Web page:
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FEMA hopes to embed staff in local communities

During his speech, FEMA Administrator William “Brock” Long said resiliency belongs at the local level, not at the federal level. Photo by Jason Dixson

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Long: "All disasters begin and end at the local level" 

The head of the Federal Emergency Management Agency (FEMA) wants to get FEMA staff out of federal and regional offices and embedded in states, large cities and eventually local communities, FEMA Administrator William “Brock” Long told NACo members March 6.

“We’re going to help you with planning, mitigation and public outreach,” Long said. “We’re going to start changing. I want the relationship now rather than when disaster strikes.” Long made his comments at the Opening General Session.

“My goal is to help support you in achieving your goals,” he said, “not dictating what your goals should be.”

Long noted that in his 17 years in emergency management, there are three things he’s learned:

“First, all disasters begin and end at the local level.”

“Two, I don’t care who you are, I don’t care what your politics are…when a disaster strikes, it requires all of us, we’re all in it together to be able to help our citizens respond and recover.”

“The third thing I’ve learned is every time I change jobs, something catastrophic happens.”

After the hurricanes that hit Texas, Louisiana and Florida “we learned as a result of 2017, Mother Nature does not seem to recognize the flood maps that we produce,” Long said.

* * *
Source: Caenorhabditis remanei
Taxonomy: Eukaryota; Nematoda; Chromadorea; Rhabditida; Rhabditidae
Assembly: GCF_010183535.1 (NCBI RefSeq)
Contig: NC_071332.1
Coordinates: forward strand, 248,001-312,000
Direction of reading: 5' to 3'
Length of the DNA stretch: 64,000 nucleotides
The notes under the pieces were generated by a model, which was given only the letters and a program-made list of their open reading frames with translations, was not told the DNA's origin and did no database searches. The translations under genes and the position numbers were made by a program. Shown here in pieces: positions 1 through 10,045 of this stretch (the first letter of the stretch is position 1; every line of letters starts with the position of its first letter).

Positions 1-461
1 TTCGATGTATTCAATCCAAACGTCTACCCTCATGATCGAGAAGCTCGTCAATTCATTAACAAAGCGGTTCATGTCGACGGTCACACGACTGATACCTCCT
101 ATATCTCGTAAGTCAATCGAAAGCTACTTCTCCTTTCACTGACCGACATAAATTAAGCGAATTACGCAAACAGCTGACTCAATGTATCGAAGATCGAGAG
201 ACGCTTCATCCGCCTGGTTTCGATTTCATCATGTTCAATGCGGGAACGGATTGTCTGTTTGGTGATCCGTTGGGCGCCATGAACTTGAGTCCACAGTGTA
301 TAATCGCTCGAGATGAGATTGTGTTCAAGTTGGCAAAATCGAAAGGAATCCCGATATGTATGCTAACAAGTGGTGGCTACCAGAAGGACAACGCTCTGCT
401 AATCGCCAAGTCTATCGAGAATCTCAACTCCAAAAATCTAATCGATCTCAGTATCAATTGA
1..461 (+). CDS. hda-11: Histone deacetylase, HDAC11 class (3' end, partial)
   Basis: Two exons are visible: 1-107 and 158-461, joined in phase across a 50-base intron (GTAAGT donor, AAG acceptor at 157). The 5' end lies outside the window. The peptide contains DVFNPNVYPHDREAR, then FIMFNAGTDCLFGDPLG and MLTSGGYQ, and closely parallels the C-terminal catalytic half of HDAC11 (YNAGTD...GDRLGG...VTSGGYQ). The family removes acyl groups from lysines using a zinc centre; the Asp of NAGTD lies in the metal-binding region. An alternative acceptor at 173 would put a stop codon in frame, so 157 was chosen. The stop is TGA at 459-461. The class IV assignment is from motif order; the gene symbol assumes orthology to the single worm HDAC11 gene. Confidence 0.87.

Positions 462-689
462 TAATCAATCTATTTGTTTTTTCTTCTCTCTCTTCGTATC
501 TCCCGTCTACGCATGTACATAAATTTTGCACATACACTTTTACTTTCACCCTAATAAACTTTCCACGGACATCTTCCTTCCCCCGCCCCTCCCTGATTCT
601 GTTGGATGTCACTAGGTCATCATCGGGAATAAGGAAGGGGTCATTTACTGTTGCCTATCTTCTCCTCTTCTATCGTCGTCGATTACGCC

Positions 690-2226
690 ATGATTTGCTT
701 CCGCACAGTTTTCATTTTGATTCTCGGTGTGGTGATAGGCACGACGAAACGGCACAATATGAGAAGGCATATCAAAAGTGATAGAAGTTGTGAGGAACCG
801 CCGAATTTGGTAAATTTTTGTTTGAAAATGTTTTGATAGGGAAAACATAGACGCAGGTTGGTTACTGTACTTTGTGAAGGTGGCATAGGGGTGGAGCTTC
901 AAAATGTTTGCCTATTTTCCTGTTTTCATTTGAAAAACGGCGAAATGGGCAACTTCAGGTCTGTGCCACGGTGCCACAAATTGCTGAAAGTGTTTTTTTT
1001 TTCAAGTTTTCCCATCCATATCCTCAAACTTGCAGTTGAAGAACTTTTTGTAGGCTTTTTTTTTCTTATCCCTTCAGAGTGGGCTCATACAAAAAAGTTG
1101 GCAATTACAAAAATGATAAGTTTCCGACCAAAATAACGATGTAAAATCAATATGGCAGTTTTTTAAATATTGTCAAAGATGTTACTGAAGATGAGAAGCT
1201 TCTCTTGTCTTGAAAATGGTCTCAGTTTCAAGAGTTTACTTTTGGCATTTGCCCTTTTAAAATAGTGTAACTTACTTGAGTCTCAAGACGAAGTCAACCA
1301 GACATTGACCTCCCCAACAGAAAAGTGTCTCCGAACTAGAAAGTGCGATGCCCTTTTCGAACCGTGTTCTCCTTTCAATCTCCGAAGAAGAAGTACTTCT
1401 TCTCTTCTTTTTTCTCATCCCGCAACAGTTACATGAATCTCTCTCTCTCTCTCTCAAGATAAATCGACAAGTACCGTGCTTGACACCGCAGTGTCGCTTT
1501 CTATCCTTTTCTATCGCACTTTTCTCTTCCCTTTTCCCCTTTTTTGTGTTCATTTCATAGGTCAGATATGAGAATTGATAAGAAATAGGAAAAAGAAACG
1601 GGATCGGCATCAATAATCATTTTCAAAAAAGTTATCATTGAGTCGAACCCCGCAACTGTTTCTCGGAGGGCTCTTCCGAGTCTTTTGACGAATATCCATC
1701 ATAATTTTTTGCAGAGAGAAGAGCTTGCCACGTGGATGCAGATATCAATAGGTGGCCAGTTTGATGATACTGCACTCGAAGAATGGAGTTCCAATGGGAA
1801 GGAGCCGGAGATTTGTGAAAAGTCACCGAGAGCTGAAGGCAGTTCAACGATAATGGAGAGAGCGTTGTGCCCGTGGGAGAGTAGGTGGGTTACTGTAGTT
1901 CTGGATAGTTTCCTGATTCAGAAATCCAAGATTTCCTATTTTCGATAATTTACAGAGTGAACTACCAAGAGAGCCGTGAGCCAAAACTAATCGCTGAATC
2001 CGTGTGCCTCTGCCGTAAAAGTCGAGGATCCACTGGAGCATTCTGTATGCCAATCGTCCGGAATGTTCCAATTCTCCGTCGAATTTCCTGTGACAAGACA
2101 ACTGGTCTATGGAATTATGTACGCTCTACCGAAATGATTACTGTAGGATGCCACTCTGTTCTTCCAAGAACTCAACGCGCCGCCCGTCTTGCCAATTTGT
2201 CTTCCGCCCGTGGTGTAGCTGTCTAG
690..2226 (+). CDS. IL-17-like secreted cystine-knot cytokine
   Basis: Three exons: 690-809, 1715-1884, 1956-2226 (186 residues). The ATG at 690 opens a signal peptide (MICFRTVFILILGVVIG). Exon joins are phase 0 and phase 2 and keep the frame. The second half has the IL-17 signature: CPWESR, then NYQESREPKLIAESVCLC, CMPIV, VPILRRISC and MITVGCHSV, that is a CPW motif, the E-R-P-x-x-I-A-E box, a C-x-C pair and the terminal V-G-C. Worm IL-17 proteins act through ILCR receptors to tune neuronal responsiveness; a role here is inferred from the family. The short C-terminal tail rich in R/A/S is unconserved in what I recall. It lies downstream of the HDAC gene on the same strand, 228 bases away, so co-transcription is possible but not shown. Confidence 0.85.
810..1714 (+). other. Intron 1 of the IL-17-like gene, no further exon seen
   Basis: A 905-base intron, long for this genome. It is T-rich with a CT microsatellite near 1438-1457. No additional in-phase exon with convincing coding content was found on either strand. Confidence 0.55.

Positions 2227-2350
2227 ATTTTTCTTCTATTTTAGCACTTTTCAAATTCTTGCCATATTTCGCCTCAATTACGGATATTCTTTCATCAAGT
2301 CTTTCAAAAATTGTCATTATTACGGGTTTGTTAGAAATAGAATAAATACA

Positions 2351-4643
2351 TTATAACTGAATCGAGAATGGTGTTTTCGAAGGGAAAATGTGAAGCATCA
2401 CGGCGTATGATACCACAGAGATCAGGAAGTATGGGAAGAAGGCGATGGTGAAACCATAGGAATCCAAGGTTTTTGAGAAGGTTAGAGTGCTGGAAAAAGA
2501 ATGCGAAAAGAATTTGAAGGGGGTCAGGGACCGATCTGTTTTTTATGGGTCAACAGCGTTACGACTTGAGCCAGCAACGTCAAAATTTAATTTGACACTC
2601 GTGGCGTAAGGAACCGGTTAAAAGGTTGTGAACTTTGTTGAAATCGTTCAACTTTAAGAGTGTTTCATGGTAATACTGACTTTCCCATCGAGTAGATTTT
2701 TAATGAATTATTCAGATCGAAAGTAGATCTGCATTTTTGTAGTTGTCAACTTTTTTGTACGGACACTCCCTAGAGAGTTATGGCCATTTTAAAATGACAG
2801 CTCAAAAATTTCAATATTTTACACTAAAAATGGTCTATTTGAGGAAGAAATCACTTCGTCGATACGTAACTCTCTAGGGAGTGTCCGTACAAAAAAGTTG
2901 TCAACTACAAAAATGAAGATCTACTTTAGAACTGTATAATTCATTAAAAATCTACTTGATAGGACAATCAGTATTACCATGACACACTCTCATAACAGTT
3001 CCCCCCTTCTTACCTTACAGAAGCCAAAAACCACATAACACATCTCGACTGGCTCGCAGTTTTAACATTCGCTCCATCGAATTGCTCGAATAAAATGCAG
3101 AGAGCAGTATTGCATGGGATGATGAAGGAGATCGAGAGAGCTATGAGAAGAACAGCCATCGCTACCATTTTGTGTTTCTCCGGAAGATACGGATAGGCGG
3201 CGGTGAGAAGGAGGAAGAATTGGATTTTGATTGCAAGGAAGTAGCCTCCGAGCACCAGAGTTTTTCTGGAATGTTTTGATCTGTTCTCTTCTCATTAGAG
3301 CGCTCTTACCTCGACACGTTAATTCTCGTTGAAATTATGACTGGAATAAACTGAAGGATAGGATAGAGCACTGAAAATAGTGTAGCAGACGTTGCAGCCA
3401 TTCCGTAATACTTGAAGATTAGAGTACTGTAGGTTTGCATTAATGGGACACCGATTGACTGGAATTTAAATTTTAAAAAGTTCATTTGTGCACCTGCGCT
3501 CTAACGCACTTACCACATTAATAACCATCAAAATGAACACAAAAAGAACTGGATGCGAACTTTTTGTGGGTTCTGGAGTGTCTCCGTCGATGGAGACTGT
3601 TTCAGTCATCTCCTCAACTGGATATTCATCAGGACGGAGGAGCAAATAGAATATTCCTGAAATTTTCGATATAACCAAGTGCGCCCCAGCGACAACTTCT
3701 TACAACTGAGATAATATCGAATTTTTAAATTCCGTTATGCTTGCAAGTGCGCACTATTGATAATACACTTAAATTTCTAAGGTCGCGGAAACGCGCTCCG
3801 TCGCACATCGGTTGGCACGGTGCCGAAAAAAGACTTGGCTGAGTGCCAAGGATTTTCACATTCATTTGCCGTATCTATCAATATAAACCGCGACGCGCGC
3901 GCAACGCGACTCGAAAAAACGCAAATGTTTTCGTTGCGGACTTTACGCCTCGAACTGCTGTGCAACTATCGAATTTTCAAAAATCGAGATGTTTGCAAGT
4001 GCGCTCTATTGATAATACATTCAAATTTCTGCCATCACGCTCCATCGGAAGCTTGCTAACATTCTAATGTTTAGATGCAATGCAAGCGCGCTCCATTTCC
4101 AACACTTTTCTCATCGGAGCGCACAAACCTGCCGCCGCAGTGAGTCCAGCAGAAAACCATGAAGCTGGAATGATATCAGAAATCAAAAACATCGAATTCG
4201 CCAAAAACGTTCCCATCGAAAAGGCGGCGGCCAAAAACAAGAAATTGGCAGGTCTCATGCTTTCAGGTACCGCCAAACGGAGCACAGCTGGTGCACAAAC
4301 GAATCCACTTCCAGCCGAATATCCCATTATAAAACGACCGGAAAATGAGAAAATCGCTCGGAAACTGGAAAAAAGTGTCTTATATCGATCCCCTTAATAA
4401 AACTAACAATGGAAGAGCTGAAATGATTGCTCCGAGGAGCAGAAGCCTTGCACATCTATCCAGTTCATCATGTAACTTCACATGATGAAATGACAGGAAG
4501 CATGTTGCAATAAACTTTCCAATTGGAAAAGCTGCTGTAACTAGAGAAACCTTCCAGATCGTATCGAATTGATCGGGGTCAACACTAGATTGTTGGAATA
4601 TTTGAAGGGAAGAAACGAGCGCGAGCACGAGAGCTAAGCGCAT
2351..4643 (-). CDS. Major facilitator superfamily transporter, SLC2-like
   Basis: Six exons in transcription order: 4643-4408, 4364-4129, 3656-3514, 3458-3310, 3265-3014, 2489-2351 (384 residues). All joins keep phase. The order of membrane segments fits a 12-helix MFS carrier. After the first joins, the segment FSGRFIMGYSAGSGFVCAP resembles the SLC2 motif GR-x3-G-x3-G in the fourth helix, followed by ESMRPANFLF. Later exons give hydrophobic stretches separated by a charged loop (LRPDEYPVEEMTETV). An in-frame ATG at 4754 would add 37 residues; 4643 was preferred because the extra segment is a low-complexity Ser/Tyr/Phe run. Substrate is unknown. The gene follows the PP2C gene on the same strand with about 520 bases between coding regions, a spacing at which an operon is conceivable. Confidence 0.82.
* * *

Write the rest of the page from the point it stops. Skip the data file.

“We’ve gotten away from the very simple fact that any house can flood, regardless if you’re on the map or not. I’m kind of tired of the argument that these maps needing to be changed.”

“Quite frankly the NFIP program is not operating on a functional sound basis,” he said. “We need Congress to change the platform on which we operate. We need to double the number of policyholders from 5 million to 10 million.”

Physically inspecting damaged homes, Long said, is an “antiquated” way of doing things and “slows things down.” He said he hopes to start using technology.

“It’s a delicate balance,” he noted, because he has to protect against fraud but said for the most part, “the overwhelming majority are honestly seeking assistance after suffering damage.”

Long also advised county officials to “get to know your local emergency manager” and “make sure they are properly staffed and properly funded.”

Resiliency is at the local level, Long noted. “Land use planning and building codes can create resiliency and reduce the risk. I need you to help me overcome that.”

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